Di Giacomo argued that Pope Benedict had engaged in disputes with the bishops of Latin America during his trip-- another reason, he said, that the papal journey had been a disappointment.

Just after the anniversary of his second year, he doesn't live up to a 26 year reigning Pope. Big surprise. Plus, he's not JPII, he's his own Pope (or something like that). I think he's doing a good job, being Pope isn't just about drawing the crowds.


UPDATE -- Prague Archbishop to get hearing

I reported earlier on a dispute between the Czech Government and the Archbishop of Prague. The courts have ruled that the battle in the courts can continue. (Article)

The cathedral, which was seized in 1954 by the Communist government of what was then Czechoslovakia, is located in a castle traditionally controlled by Czech kings, and now by the nation's government. For the past 15 years, since the fall of the Communist regime, the administrators of the Prague castle have been battling with the Catholic archdiocese for control of the building.

In April, a court order required the cathedral chapter of the Prague archdiocese to surrender control of the 14th-century building. Cardinal Vlk is challenging that ruling. The latest court ruling affirms that because the cathedral chapter serves the Archbishop of Prague, Cardinal Vlk has legal standing to continue the court fight.

What does the government want with a cathedral, anyways? I can understand that all of the seized properties might not return to the Church, which is sad, but is life. Why, though, wouldn't the Cathedral church be returned, at least as an act of goodwill. Must be Europe.


Wednesday, May 16, 2007

Democrats Angry with the Pope

Big surprise, but Democrats in America are upset with the recent comments made by Pope Benedict about politicians who support abortion. (Article) (Another)
Eighteen Democratic members of the US House of Representatives have joined in criticizing Pope Benedict XVI (bio - news) for his statement that pro-abortion politicians should not receive Communion.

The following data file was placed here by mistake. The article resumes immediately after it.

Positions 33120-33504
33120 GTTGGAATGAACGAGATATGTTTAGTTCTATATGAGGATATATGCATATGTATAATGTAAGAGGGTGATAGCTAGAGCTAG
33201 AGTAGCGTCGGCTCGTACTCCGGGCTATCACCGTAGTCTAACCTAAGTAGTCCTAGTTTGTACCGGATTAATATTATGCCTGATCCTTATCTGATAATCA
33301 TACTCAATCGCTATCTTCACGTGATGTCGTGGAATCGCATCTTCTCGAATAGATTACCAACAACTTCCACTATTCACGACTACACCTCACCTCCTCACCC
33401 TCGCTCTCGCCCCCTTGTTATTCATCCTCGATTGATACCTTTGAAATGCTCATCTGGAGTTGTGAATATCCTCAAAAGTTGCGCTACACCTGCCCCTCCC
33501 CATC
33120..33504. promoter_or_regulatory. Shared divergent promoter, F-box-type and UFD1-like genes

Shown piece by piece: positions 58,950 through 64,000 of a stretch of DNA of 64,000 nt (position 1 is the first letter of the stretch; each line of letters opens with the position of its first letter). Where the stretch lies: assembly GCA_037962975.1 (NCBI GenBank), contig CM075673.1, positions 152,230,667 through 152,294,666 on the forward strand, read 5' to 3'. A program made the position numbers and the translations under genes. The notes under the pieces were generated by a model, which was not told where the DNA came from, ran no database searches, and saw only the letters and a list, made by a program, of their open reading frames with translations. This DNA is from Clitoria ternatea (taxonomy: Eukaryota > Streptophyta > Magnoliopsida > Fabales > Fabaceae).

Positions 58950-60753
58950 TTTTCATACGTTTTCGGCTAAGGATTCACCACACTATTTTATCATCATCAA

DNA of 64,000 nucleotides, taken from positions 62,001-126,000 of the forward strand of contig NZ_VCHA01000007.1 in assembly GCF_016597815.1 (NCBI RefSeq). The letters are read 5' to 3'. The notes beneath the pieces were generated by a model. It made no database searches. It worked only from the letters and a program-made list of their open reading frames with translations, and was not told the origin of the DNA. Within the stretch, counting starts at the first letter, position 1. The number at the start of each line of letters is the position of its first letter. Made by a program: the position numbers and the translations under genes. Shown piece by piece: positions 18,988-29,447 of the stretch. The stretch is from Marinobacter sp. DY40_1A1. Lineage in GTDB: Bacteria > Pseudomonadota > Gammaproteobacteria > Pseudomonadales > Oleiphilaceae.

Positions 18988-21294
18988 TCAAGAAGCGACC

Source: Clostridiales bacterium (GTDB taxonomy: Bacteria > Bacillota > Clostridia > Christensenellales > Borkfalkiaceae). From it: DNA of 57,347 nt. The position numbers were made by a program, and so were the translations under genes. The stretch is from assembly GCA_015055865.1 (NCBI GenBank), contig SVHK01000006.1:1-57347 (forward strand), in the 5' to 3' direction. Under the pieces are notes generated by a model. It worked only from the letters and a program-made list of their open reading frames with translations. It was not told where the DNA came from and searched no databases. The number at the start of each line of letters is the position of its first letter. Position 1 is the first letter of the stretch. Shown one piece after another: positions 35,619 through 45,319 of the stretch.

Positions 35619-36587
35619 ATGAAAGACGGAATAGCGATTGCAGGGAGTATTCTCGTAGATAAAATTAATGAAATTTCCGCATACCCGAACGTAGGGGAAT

During a conversation with reporters on May 9, as he was flying to Brazil, the Holy Father had said that he fully supported the decision of some Mexican bishops to bar politicians from receiving the Eucharist after the lawmakers voted to legalize abortion in Mexico City. The Mexican bishops, the Pope said, had "simply announced to the public what is stipulated by the law of the Church."

The Bishops of the United States have not had the backbone to say this, although this is really the policy of the Church. This is probably getting some of these abortion supporting "Catholic" politicians a little nervous. I think some of the more moderate Catholics would think twice about voting for a formally excommunicated politician, maybe I'm wrong.

But the Democratic legislators, led by Rep. Rosa DeLauro of Connecticut, charged that the Pope's stand (and by implication the laws of the Church) "offend the very nature of the American experiment."

A move to exclude pro-abortion legislators from receiving Communion would be "a great disservice to the centuries of good work the Church has done," the 18 Congressmen argued.

So, formally excommunicating those who, "by virtue of their social or political position, must make decisions regarding fundamental values, such as respect for human life, its defence from conception to natural death, the family built upon marriage between a man and a woman, the freedom to educate one's children and the promotion of the common good in all its forms." (SC 83)